Activists Used a Sledgehammer to Attack Berlin’s Newest Holocaust Memorial, Objecting to the Use of Victims’ Ashes
The monument allegedly contained the ashes of Jewish victims of the Nazi regime.
A group of activists failed in their attempt to dismantle Berlin’s most controversial Holocaust memorial. They were upset that the provocative sculpture originally contained the ashes of victims of the Nazi regime along with soil collected from the sites of concentration camps.
Around 20 members of the Action Artists Committee (AKK) tried to take down the temporary monument near the Reichstag, Germany’s federal parliamentary building, on January 5. The activists, who were stopped by police, used an angle grinder and a sledgehammer against the eight-foot-tall steel column installed by the art collective the Center for Political Beauty (ZPS) in December.
“No one should make art and politics with ashes of Holocaust victims,” AKK group member Eliyah Havemann told the German media. During their action, members carried the flag of Israel. Havemann’s grandfather, Dagobert Biermann, was a German resistance fighter in World War II who was murdered by the Nazis in Auschwitz-Birkenau in 1942.
The Center for Political Beauty, a self-described “assault team,” had installed the monument, which it claimed contained remains of Jewish victims of Nazi persecution. The ZPS apologized for the upset caused to Holocaust survivors and their relatives. It has since said it has removed the human remains.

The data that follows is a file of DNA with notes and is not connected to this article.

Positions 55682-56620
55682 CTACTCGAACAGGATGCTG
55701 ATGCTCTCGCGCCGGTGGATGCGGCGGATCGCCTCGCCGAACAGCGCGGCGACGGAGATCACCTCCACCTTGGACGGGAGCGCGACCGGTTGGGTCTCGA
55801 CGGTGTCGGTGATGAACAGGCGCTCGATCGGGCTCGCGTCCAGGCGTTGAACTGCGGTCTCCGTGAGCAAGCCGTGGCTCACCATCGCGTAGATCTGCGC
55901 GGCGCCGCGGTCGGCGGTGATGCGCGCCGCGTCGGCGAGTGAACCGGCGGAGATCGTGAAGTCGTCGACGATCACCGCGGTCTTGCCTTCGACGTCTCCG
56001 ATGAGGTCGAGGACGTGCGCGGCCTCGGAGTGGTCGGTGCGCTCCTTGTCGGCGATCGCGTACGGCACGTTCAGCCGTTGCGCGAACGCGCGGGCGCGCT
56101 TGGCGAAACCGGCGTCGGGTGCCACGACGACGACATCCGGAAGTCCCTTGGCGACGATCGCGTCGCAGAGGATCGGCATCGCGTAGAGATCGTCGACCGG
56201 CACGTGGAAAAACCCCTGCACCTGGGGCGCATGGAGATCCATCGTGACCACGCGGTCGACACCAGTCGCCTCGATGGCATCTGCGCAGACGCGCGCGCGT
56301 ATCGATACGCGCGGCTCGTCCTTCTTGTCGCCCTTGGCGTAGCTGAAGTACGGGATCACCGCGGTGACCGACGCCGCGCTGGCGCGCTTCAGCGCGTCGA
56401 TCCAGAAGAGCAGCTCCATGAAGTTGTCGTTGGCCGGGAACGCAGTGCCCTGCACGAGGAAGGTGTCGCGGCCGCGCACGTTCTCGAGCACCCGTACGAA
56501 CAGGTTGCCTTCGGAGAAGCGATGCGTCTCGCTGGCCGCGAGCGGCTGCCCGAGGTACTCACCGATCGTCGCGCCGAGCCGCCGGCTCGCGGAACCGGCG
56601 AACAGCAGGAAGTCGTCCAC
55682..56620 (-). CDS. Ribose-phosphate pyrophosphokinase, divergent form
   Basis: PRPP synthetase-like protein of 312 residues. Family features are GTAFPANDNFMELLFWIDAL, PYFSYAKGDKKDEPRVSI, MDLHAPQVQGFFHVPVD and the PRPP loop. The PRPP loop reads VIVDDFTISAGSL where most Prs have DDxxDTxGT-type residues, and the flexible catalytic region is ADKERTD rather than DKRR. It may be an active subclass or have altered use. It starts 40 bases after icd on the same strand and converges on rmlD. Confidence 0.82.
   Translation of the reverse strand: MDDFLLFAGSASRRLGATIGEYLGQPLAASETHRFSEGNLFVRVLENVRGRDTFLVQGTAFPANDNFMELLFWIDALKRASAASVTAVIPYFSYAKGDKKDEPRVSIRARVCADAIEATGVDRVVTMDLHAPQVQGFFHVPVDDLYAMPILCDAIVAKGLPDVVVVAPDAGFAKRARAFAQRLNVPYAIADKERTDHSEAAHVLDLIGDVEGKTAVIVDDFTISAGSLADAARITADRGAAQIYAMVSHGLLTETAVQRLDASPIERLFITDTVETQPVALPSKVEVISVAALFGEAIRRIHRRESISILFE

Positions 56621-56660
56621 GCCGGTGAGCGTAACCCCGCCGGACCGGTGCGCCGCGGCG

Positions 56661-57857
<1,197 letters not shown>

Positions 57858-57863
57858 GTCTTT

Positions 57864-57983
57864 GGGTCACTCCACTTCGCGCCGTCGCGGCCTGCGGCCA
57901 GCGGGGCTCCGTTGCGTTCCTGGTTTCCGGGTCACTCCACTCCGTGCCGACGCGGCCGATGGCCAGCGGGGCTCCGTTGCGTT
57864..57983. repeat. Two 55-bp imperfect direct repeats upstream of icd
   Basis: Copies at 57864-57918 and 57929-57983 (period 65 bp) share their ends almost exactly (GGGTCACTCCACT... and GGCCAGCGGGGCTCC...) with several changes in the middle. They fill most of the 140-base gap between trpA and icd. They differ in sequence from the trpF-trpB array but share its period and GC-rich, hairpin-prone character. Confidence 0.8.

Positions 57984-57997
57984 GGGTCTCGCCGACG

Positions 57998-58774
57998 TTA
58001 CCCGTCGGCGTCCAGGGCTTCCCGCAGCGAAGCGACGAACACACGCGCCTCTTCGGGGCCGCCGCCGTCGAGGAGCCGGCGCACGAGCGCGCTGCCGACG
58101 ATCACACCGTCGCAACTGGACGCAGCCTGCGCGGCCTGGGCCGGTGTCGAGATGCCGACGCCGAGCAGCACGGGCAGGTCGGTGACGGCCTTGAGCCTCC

The monument was originally intended as an artistic gesture to warn German Chancellor Angela Merkel’s party, the CDU, against cooperating with the far-right AfD party. In 2017, the ZPS installed another Holocaust memorial near the home of an AfD politician.
The column is said to contain soil gathered at 23 sites near Nazi death camps across Germany, Poland, and Ukraine. The ZPS said it found traces of human remains in around 70 percent of the more than 200 samples it collected. After the outcry in December, the group says that it gave the human ashes to the Orthodox Rabbinical Conference so they could be properly buried in a Jewish cemetery. It is against Jewish religious law to use human remains.
“We would like to sincerely apologize to those affected, their relatives and surviving dependants, who we have hurt in their feelings,” the collective said, according to Die Zeit.
For the time being, the collective’s memorial remains in place, though the local government office told rbb that it is trying to remove the installation as quickly as possible.
The controversial column stands on the former site of the Kroll Opera House, which served as a home for the German parliament after the Reichstag burned down in 1933. Hitler used the fire as a pretext to seize power as a dictator.
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